Safety, efficacy and compliance of extended thromboprophylaxis in hepatobiliary and upper gastrointestinal surgery

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Extended venothromboprophylaxis (eVTP) after abdominal surgery for hepatobiliary (HPB) and upper gastrointestinal (UGI) malignancies is recommended. Safety, efficacy and compliance within this group of surgical patients are not well described. The primary aim was to assess safety and compliance of post-operative administration of eVTP with low molecular weight heparin. Secondary aim was to assess barriers to treatment and monitor the rate of post-operative venous thromboembolism.


A prospective observational cohort study of patients undergoing abdominal surgery for HPB or UGI malignancies was undertaken from January 2014 to June 2016. All patients were assessed for eVTP. Demographics, clinical outcomes and clinical questionnaires on discharge and at follow-up 6 weeks post their initial surgery were used to assess the safety, compliance and efficacy of eVTP.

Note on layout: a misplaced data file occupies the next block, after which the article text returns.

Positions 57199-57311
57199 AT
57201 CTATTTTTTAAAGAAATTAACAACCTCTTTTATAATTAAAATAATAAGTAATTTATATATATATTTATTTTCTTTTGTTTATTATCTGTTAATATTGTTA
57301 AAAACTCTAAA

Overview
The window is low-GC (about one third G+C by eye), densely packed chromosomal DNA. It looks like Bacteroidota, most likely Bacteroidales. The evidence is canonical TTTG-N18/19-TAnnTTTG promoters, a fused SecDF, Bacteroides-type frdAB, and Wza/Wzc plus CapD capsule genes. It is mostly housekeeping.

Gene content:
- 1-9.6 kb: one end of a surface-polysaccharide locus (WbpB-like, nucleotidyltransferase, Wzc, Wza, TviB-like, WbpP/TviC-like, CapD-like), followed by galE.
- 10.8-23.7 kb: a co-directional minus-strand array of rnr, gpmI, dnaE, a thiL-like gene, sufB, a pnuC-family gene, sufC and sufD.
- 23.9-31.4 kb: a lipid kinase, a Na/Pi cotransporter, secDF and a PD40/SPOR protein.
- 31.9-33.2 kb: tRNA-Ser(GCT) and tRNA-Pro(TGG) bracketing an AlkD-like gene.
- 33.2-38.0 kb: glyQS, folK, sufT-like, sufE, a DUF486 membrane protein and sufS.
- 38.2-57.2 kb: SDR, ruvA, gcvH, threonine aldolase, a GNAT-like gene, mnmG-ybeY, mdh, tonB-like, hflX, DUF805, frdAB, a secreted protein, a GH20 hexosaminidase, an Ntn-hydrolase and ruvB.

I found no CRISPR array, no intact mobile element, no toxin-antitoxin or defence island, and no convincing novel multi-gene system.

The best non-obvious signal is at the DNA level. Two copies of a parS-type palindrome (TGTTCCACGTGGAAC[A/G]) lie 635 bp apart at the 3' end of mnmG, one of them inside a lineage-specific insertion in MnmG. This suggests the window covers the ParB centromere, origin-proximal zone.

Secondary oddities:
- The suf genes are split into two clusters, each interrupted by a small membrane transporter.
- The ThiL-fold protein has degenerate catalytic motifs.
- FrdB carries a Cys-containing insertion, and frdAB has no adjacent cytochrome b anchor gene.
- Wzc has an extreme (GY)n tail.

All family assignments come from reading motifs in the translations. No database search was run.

A total of 100 patients were assessed for post-operative eVTP. Of these, 80 patients were prescribed 28 days of low molecular weight heparin. Of 80 patients, 65 (85%) patients completed the full eVTP, 11 (13%) missed 1–5 injections and only four (6%) missed 6–15 injections. In the 80 eVTP patients, there were no episodes of significant bleeding or venous thromboembolism. A total of nine (11%) patients would be unwilling to undertake eVTP again for a variety of reasons, including ease of disposal of syringes and needle phobias.


The administration of eVTP in patients undergoing major HPB and UGI surgery is safe, with minimal morbidity and high compliance. The greatest barrier to administration is doctor prescription.

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